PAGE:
Late in 2019 it was revealed that he almost broke open the Houston Astros infamous sign-stealing scheme in September of 2017. In a game on September 21st, he became conscious that something was wrong as the Astros' batters were fouling off some nasty breaking pitches and he noticed that there was some noise coming from the Astros' dugout every time his catcher called for a breaking ball (it was of course, someone banging with a bat on a trashcan to signal an upcoming breaking pitch). He called his catcher to the mound to change the sign sequence and the Astros were so concerned that he had found them out that they stopped their illegal scheme for a couple of days in fear of being exposed, something which did not happen until after the 2019 season, when a member of the team at the time, Mike Fiers, spilled the beans to the media, starting a firestorm.

He did not pitch professionally again after that. He joined the White Sox organization on July 31, 2019 as a coach and spent the rest of the season with the Birmingham Barons. In 2020 he received a pitching coach assignment for the Winston-Salem Dash before the minor league season was cancelled due to COVID-19. He did coach Winston-Salem in 2021 and then served as the pitching coach for the Glendale Desert Dogs in the Arizona Fall League. Farquhar returned to the Dash in 2022, then moved up to the Birmingham Barons in 2023. In 2024, he went back to another of his former teams, the Mariners, for whom he was named Major League Pitching Strategist and Assistant Pitching Coach.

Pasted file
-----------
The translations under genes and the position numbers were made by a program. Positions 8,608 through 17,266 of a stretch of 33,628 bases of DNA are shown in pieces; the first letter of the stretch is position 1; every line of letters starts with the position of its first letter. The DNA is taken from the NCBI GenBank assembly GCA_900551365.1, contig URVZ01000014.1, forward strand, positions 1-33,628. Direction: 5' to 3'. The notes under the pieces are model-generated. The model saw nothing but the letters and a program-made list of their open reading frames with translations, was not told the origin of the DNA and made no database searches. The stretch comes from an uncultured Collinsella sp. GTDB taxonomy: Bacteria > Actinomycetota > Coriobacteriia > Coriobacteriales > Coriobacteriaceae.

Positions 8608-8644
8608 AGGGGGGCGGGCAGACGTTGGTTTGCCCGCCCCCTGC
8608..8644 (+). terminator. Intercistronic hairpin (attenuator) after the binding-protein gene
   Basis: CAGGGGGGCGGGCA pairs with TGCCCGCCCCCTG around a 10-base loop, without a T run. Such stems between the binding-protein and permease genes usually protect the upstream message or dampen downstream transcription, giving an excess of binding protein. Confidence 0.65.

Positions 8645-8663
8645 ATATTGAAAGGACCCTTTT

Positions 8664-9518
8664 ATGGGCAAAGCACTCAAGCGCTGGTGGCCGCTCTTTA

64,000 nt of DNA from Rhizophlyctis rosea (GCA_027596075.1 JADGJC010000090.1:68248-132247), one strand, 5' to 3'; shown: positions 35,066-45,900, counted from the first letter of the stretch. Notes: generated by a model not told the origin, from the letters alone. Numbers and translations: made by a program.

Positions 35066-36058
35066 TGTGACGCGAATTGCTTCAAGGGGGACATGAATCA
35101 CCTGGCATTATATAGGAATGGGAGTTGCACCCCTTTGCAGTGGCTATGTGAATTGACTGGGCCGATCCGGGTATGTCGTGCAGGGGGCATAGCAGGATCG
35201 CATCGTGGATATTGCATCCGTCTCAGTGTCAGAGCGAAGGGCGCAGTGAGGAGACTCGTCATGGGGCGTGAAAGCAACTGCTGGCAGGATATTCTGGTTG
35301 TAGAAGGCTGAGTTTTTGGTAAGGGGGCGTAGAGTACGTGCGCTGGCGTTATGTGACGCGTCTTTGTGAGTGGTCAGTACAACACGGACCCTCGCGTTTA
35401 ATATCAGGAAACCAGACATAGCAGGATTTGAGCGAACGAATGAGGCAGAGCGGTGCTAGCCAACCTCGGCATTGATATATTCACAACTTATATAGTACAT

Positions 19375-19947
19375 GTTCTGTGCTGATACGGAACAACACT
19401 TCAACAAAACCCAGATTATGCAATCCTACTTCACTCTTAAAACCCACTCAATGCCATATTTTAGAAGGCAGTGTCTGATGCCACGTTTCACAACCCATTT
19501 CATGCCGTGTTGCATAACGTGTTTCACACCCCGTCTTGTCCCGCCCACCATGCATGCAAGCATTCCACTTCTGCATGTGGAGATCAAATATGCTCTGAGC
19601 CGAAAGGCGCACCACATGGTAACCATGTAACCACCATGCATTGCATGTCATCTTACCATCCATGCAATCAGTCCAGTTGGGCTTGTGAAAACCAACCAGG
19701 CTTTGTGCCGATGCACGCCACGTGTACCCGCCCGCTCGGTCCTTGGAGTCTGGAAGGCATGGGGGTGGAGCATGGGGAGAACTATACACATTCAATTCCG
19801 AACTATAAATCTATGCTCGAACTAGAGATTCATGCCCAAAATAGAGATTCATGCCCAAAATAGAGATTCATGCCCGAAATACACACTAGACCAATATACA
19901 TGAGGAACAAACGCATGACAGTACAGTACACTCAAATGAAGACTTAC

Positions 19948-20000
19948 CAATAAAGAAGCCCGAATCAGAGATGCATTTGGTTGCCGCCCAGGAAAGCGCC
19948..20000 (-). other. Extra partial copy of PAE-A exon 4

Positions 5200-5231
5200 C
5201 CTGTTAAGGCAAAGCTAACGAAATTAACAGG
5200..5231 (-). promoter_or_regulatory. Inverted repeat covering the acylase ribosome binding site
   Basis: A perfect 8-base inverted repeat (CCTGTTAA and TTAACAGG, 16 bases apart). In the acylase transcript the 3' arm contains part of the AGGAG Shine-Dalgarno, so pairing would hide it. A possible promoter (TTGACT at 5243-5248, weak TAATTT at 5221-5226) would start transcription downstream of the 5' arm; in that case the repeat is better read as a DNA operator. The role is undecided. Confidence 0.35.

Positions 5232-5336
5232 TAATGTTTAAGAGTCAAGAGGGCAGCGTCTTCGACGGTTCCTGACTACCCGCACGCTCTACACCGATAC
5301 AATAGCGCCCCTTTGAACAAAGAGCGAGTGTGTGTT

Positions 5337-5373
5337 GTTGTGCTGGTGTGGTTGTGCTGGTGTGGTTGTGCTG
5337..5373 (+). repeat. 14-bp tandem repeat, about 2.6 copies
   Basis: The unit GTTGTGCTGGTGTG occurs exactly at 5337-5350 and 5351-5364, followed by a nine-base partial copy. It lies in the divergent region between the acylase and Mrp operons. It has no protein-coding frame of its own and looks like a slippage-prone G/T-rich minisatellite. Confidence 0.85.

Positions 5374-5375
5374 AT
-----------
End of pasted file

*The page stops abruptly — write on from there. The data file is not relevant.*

Further Reading[edit]

  • Scott Merkin: "Farquhar stable after ruptured brain aneurysm: Messages of support pour in for White Sox reliever in critical condition", mlb.com, April 21, 2018. [1]
  • Scott Merkin: "Farquhar returns to White Sox for first pitch: Right-hander sustained brain hemorrhage on April 20 vs. Astros", mlb.com, June 1, 2018. [2]
  • Scott Merkin: "Four years later, Farquhar reflects on career-ending aneurysm", mlb.com, May 5, 2022. [3]
  • Bob Nightengale: "As Danny Farquhar fights for life, friends from a decade in baseball balance hope, heartbreak", USA Today Sports, April 22, 2018. [4]
  • Tom Schad: "Doctors: Danny Farquhar's aneurysm recovery likely measured in months and years, not weeks", USA Today Sports, April 23, 2018. [5]
  • Tom Schad: "Danny Farquhar on recovery from ruptured aneurysm: 'I had a few doctors call me a miracle'", USA Today Sports, June 1, 2018. [6]